Future “Artificial Leaves” May Create Hydrogen Fuel from Sunlight and Water ...New hydrogen refueling station triples capacity of conventional stations
As far as sustainable energy systems go, nothing is quite as perfect as a plant: Throughphotosynthesis, plants create their own energy using only sunlight and water. For years, scientists have been trying to replicate this process to produce usable energy for people, but it’s proved difficult–until now. A group of Chinese researchers think they’ve come up with a blueprint for an “Artificial Inorganic Leaf” (AIL) that can produce hydrogen fuel using only sunlight and water. The “leaf” is still in its very early design stages, but if scientists can create a working prototype, the world may finally see a cost-effective method of hydrogen fuel production.
Future “Artificial Leaves” May Create Hydrogen Fuel from Sunlight and Water
Scientists from the State Key Lab of Matrix Composites at China’s Shanghai Jiaotong Universitydesigned the AIL blueprint using biomimicry. By using spectroscopic techniques to study leaves of Anemone vitifolia, a plant native to China, scientists gained a better understanding of how to focus and guide solar energy into light-harvesting sections of the leaf. Plus, they learned more about the macro- and microstructures of plants’ photocatalysts. By infiltrating leaves with titanium dioxide (a photocatalyst) and platinum, researchers believe they’ve created a design for a fully functioning AIL.
Creating hydrogen fuel means splitting water into hydrogen and oxygen (electrolysis). While scientists have achieved this feat before, making hydrogen fuel has been exceedingly expensive, so it wouldn’t really be practical when compared to powering cars with gasoline or electricity. But by using sunlight with the AIL, scientists may finally create a cheap way to produce hydrogen fuel. Unlike traditional cars, which spew tons of greenhouse gas emissions, hydrogen-powered vehicles emit only water vapor.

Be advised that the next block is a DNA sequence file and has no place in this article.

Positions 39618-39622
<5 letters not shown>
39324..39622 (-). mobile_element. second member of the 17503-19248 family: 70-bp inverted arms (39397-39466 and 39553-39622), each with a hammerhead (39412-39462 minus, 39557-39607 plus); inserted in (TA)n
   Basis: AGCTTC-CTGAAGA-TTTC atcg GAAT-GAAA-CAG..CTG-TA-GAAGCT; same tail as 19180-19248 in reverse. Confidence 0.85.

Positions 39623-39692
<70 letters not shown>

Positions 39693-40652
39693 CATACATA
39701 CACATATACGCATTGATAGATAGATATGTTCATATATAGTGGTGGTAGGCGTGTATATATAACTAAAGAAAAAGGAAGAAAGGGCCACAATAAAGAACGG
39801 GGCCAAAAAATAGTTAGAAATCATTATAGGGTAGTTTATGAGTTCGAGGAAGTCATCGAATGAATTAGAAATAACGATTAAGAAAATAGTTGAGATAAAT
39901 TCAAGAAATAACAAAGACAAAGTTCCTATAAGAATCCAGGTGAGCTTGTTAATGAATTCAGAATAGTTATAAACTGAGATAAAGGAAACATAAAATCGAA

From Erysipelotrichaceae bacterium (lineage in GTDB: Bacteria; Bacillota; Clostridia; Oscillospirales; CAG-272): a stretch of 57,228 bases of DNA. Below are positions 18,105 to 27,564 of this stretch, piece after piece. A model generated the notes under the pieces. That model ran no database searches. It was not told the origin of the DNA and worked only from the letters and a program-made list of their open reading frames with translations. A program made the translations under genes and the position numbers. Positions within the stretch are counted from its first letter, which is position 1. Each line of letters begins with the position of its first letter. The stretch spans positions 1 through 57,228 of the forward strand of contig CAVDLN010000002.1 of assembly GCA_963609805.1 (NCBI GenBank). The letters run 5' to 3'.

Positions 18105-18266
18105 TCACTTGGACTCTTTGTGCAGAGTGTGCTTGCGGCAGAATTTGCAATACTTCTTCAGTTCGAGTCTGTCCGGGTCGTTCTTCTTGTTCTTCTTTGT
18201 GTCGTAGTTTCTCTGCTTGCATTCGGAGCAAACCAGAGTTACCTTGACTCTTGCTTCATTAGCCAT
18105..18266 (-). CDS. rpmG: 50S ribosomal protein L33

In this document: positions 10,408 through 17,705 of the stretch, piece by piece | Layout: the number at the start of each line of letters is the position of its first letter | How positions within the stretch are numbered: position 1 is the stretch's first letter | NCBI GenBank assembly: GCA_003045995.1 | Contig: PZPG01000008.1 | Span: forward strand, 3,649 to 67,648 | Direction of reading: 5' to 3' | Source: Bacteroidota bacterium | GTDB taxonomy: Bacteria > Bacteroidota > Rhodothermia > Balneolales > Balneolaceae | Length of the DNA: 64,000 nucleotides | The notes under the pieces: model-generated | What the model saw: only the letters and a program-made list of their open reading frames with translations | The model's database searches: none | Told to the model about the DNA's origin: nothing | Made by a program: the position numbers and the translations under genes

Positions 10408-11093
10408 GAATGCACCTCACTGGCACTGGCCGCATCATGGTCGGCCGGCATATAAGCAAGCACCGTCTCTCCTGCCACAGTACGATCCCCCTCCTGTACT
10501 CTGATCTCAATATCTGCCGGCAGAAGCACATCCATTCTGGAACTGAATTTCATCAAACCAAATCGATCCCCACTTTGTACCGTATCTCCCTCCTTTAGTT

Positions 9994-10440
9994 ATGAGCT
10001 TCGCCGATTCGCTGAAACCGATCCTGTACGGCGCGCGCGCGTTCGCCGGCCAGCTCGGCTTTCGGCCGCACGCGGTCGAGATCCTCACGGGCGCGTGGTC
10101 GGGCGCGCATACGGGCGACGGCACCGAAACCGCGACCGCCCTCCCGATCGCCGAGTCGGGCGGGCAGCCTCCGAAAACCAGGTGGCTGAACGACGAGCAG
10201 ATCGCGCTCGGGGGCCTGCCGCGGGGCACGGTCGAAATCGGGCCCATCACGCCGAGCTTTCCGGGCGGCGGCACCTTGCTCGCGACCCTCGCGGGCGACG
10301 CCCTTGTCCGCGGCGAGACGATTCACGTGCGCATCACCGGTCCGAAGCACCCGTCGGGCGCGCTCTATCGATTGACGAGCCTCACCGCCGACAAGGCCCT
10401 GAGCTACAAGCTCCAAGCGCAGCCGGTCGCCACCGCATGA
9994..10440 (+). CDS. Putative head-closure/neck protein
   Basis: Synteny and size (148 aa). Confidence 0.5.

H2Station® CAR-200 has a new dispenser that provides up to 100 kilograms of hydrogen in three hours using a fueling hose similar to those at conventional gas stations. This means that up to sevenfuel-cell cars can be filled in an hour.
The company has yet to reveal the cost of these stations, but has announced U.S. deliveries will take place later this year. At least 10 stations have been installed in Europe by H2 Logic. In the U.S., the number of hydrogen refueling stations is rising, but still falls far behind gas stations (115,000 gas compared to 29 hydrogen refueling stations).